ASTRO 160 - Introduction to Astrophysics
Section: 001
Term: WN 2009
Subject: Astronomy (ASTRO)
Department: LSA Astronomy
Requirements & Distribution:
BS, NS, QR/2
Credit Exclusions:
No credit granted to those who have completed or are enrolled in ASTRO 102, 112, 120, or 130.
Advisory Prerequisites:
MATH 115, and prior or concurrent enrollment in PHYSICS 140 or 160.
Other Course Info:
F, W.
This course counts toward the 60 credits of math/science required for a Bachelor of Science degree.
May not be repeated for credit.
Primary Instructor:

Discover the extraordinary nature of the astronomy: stars; black holes; galaxies; dark matter; and the universe. This course uncovers the astrophysics behind the most important and common astronomical phenomena in our universe. A major topic is stars and their lives, which can end violently through supernova explosions, leaving behind black holes or neutron stars. This is followed by the study of the Milky Way and its content, other galaxies, and how unseen “dark” matter shapes the universe we see today. We conclude with the origin of the universe and the limitations of looking back in time. In this course, the professor interacts closely with the students, plus the laboratory will provide practical experience in observational techniques, including use of our telescopes. There will be a midterm, final, homework, and lab assignments.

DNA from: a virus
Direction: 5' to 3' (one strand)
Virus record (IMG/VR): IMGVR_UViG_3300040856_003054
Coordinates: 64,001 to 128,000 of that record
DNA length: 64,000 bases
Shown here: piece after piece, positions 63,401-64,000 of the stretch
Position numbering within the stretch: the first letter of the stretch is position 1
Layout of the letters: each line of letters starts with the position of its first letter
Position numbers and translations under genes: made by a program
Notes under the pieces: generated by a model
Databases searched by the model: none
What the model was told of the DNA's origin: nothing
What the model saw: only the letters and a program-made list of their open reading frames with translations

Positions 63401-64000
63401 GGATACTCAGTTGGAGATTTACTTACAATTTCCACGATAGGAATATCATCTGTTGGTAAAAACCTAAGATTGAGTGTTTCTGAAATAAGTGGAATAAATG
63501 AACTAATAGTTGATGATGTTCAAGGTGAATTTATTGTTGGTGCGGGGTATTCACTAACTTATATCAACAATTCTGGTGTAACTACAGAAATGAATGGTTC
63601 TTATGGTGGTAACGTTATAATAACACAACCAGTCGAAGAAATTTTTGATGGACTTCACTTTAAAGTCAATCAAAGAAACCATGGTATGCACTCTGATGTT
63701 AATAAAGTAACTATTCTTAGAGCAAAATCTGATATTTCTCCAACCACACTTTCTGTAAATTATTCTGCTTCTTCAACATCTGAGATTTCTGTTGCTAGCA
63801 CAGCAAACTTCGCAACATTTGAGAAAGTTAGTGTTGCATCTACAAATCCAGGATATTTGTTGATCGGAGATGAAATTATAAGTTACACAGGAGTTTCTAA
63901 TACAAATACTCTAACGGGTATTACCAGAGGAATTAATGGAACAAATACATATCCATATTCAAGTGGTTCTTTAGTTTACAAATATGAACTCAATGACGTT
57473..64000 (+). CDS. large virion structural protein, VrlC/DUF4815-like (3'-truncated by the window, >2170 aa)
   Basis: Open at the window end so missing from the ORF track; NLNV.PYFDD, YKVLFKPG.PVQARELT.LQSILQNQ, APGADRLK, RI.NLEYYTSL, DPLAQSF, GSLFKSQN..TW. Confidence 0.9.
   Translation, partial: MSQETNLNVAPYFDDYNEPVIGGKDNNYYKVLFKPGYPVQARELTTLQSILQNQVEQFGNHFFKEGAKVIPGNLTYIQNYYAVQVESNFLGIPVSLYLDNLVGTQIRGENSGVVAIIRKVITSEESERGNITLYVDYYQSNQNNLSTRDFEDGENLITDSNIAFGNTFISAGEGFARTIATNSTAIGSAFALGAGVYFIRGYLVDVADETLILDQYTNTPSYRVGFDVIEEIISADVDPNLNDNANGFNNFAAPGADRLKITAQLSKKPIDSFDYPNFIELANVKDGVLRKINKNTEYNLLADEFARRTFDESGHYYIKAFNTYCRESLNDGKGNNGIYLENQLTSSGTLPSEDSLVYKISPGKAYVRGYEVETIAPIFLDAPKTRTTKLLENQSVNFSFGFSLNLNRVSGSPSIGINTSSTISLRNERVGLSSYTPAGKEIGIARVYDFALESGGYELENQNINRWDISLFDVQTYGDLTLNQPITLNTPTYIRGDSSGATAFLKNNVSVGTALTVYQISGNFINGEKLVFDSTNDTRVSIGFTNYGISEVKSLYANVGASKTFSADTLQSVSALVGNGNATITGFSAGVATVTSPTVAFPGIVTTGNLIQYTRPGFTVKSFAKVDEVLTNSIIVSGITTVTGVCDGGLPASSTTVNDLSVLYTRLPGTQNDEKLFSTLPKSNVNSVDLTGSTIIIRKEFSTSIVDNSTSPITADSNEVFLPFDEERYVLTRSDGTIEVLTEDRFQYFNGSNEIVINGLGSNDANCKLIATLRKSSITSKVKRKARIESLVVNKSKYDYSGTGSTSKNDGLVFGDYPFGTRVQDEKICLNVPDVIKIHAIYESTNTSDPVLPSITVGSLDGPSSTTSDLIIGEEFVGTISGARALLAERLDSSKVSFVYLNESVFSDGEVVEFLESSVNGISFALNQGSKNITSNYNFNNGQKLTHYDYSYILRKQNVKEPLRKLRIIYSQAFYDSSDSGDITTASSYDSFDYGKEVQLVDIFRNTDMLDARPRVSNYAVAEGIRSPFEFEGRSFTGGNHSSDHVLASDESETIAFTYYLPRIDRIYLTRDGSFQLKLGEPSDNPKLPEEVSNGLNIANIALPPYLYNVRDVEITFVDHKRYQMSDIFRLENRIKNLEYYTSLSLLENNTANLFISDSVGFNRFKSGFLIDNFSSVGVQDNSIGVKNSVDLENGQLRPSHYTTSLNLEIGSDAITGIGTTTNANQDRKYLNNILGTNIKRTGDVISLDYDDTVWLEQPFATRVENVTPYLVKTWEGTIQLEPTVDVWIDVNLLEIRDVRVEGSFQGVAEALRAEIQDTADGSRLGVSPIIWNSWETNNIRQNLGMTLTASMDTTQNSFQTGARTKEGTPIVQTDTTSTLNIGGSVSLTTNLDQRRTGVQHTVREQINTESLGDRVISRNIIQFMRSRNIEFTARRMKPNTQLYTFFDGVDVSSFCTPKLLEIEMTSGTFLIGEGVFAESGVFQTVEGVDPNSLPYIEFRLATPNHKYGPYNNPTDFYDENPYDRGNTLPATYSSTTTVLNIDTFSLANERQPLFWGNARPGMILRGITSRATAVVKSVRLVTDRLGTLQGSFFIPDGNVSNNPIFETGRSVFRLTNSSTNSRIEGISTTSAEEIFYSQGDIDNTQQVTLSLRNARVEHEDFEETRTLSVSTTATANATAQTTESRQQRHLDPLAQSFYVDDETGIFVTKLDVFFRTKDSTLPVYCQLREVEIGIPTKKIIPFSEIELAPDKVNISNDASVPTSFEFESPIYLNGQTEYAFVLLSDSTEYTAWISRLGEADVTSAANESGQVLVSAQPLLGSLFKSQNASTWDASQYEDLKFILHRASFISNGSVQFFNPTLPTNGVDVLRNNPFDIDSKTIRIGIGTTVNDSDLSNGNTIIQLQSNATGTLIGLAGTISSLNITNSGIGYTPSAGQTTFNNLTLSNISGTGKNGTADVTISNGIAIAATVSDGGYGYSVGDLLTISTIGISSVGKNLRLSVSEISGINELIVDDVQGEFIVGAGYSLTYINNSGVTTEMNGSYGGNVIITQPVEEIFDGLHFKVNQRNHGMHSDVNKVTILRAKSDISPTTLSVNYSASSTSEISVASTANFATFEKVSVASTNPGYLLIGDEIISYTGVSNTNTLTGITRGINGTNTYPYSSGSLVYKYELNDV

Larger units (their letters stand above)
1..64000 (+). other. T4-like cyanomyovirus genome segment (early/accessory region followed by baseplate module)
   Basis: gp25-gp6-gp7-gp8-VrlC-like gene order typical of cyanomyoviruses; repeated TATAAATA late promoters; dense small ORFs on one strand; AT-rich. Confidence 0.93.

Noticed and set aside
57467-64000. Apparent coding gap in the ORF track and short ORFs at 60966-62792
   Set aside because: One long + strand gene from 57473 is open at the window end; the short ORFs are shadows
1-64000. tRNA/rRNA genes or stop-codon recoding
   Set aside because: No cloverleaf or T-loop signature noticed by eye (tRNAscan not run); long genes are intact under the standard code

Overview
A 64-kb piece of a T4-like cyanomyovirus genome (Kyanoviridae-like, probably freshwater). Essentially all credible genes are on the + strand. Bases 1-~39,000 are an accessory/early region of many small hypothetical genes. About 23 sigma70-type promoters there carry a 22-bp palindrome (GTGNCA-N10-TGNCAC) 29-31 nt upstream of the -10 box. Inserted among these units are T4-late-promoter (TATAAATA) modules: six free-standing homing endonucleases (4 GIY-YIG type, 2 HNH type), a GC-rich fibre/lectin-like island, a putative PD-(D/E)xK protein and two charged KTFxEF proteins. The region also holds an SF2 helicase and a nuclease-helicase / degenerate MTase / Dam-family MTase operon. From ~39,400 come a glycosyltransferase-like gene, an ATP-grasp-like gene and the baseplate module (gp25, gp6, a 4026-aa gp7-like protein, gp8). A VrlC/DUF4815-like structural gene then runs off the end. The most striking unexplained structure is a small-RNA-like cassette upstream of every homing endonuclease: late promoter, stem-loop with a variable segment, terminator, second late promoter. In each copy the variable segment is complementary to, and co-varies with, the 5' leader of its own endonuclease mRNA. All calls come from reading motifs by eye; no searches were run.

Intended Audience: Introductory course for either non-science concentrators with some math or physics background, or for science concentrators.

ASTRO 160 - Introduction to Astrophysics
Schedule Listing
001 (LEC)
TuTh 1:00PM - 2:30PM
002 (LAB)
M 7:00PM - 9:00PM
003 (LAB)
Tu 7:00PM - 9:00PM
NOTE: Data maintained by department in Wolverine Access. If no textbooks are listed below, check with the department.

ISBN: 9780521821964
Astronomy : a physical perspective, Author: Kutner, Marc Leslie., Publisher: Cambridge University Press 2003
Syllabi are available to current LSA students. IMPORTANT: These syllabi are provided to give students a general idea about the courses, as offered by LSA departments and programs in prior academic terms. The syllabi do not necessarily reflect the assignments, sequence of course materials, and/or course expectations that the faculty and departments/programs have for these same courses in the current and/or future terms.

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